As for the small underground enrichment facility of Fordow, it will be hard to convince Iran to close it. Fordow is placed under the same IAEA safeguards as any other Iranian nuclear facility, and being buried 70 yards deep makes no difference. It would make a difference in case of air strikes, but Iran, which is party to the Non-proliferation Treaty (NPT), has no reason to facilitate the destruction of its nuclear facilities, especially by a non-signatory of the NPT, or by any of the five members of the NPT authorized to keep their nuclear arsenals.
On the other hand, it is Iran’s urgent duty to address the widespread suspicions raised by the vagueness of its ambitions when it comes to its nuclear power and research program. Professor Ali Akbar Salehi, head of the Iranian Atomic Energy Organization, recently announced that Iran should produce 150 tons of nuclear fuel to supply five nuclear power plants. Would it be possible to know how exactly, in what time-frame, through which procedures and on what budget such projects are to be implemented? When one knows that 150 tons of idle low-enriched uranium, through further enrichment, is theoretically capable of producing about 150 bombs, the international community is entitled to have access to and thoroughly assess Iran’s plans in this regard.
The route to the plutonium bomb
A word about the plutonium route. The Arak reactor has a design similar to various existing reactors used to produce weapons-grade plutonium, be it in Israel, India or Pakistan. Even if this reactor has little chance to be operational for another three or four years, the concerns about it are legitimate. Furthermore, to recoup the plutonium generated in the reactor’s core, the Iranians would have to build and operate a dedicated side facility. Until now, they have foregone such a possibility. All in all, even with the worst intentions, Iran could hardly produce the first six or seven kilograms of plutonium necessary to build one bomb before the end of the decade. And even so, because of the specific challenges presented by the plutonium route, the time span between the beginning of a possible breakout and the acquisition of a first batch of plutonium would be significantly greater than that of the uranium route.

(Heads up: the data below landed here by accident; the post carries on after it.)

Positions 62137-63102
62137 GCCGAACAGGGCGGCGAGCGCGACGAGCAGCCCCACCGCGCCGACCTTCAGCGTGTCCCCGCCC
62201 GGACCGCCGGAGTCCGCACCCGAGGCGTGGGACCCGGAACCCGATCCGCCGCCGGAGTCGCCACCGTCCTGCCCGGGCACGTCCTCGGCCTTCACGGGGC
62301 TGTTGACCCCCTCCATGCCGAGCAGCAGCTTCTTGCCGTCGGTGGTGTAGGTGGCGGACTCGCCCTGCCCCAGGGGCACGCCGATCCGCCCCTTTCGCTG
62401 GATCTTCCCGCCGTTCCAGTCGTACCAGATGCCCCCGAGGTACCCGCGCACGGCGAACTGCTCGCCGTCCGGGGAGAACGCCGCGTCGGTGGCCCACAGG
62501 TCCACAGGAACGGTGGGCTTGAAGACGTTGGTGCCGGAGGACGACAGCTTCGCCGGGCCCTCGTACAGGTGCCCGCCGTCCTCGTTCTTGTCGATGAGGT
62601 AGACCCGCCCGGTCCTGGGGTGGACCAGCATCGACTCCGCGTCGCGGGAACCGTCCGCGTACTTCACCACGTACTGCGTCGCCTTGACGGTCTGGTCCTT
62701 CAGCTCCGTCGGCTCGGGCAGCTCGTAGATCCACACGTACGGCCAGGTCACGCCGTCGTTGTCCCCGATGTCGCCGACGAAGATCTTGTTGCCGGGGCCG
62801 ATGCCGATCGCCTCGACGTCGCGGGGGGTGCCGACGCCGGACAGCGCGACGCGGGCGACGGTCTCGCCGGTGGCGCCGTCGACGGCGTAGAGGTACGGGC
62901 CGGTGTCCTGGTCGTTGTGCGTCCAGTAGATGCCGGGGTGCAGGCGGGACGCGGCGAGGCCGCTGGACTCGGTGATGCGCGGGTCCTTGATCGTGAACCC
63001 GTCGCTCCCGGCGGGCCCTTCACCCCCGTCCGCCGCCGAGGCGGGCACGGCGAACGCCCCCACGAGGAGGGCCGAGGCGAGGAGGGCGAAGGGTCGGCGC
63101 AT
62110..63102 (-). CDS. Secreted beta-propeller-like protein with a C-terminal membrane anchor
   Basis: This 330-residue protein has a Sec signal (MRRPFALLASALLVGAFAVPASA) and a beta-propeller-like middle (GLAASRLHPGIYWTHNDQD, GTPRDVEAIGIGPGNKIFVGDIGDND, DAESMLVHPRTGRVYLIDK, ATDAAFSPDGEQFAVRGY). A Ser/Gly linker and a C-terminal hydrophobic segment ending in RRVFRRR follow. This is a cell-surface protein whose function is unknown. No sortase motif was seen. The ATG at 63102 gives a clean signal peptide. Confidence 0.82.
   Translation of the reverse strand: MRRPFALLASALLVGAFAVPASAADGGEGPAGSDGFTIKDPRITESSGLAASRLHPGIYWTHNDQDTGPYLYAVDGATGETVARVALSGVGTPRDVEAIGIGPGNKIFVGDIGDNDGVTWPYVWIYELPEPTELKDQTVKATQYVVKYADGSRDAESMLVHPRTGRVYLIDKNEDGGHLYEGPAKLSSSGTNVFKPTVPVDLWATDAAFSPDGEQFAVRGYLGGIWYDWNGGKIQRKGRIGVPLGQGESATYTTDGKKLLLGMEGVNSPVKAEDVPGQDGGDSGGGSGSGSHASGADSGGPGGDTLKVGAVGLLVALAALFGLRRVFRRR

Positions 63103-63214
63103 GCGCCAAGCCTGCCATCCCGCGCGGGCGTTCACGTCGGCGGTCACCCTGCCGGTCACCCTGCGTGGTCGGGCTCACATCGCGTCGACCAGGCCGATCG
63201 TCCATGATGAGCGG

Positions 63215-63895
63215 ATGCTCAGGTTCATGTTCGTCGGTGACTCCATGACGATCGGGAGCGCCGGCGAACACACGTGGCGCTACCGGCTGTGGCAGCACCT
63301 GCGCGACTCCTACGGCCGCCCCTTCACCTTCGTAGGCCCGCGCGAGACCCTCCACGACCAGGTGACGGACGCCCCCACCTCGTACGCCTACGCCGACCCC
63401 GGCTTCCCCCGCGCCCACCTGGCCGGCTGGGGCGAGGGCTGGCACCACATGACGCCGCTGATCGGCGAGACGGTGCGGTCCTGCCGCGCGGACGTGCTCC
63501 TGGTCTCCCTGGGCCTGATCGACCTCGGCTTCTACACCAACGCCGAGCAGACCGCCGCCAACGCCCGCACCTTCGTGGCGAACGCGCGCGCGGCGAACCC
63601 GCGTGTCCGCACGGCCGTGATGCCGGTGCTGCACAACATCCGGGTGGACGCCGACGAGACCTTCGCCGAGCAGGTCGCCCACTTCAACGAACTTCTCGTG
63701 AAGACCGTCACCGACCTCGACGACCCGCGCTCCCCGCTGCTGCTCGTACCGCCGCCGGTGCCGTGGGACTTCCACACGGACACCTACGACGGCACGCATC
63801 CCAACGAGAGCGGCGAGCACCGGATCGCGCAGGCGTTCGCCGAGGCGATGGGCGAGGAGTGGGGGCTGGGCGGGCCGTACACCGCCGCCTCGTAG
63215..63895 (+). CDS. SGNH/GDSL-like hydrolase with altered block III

True, the Arak reactor, once in operation, could not be destroyed without incurring unacceptable nuclear-related damage to the surrounding populations. But this cannot justify a legally indefensible preventive strike on a construction site that has been placed under IAEA safeguards. All in all, the proliferation risk raised by the Arak reactor looks much less pressing than the one generated through uranium enrichment. But it is also true that the best way to permanently alleviate this risk would be to modify, while there is still time, the design of the reactor in order to reduce its capacity to produce weapons-grade plutonium without affecting its other capacities. This is possible with international cooperation, and money.
Suspicion against suspicion
Let us go back to basics. In 1968, the newly signed NPT drew a clear line between licit and illicit nuclear activities for those countries willing to renounce the acquisition of a bomb. For better or worse, that line was drawn at the point before the actual manufacture of a nuclear explosive device. But this was not enough to dispel suspicions of possible breakouts by unruly countries. It has therefore been tried repeatedly — and now again with Iran – to prevent countries from developing the capacities that could theoretically lead to the construction of a bomb. But nations in the forefront of such endeavors have often been among the same ones authorized by the same NPT to retain their nuclear arsenals. It has thus been tempting to interpret their efforts to limit the development of nuclear programs of other nations as an attempt to consolidate their own strategic advantage, especially as they have shown limited enthusiasm for following through on their own NPT commitments to nuclear disarmament. Still another source of suspicion has arisen from the fact that the six members of the P5+1 together comprise the world’s major source of enriched uranium. Their efforts to limit the enrichment capacities of other nations may thus come across as an effort to preserve their own commercial interests.
Even putting aside sources of contention between Iran and the great powers and its regional rivals beyond the nuclear realm, one can see why mutual suspicion still looms so large, even after the breakthrough of the Nov. 24 agreement. To overcome it, vision, restraint, and steady diplomatic work will be critical on both sides in the months to come.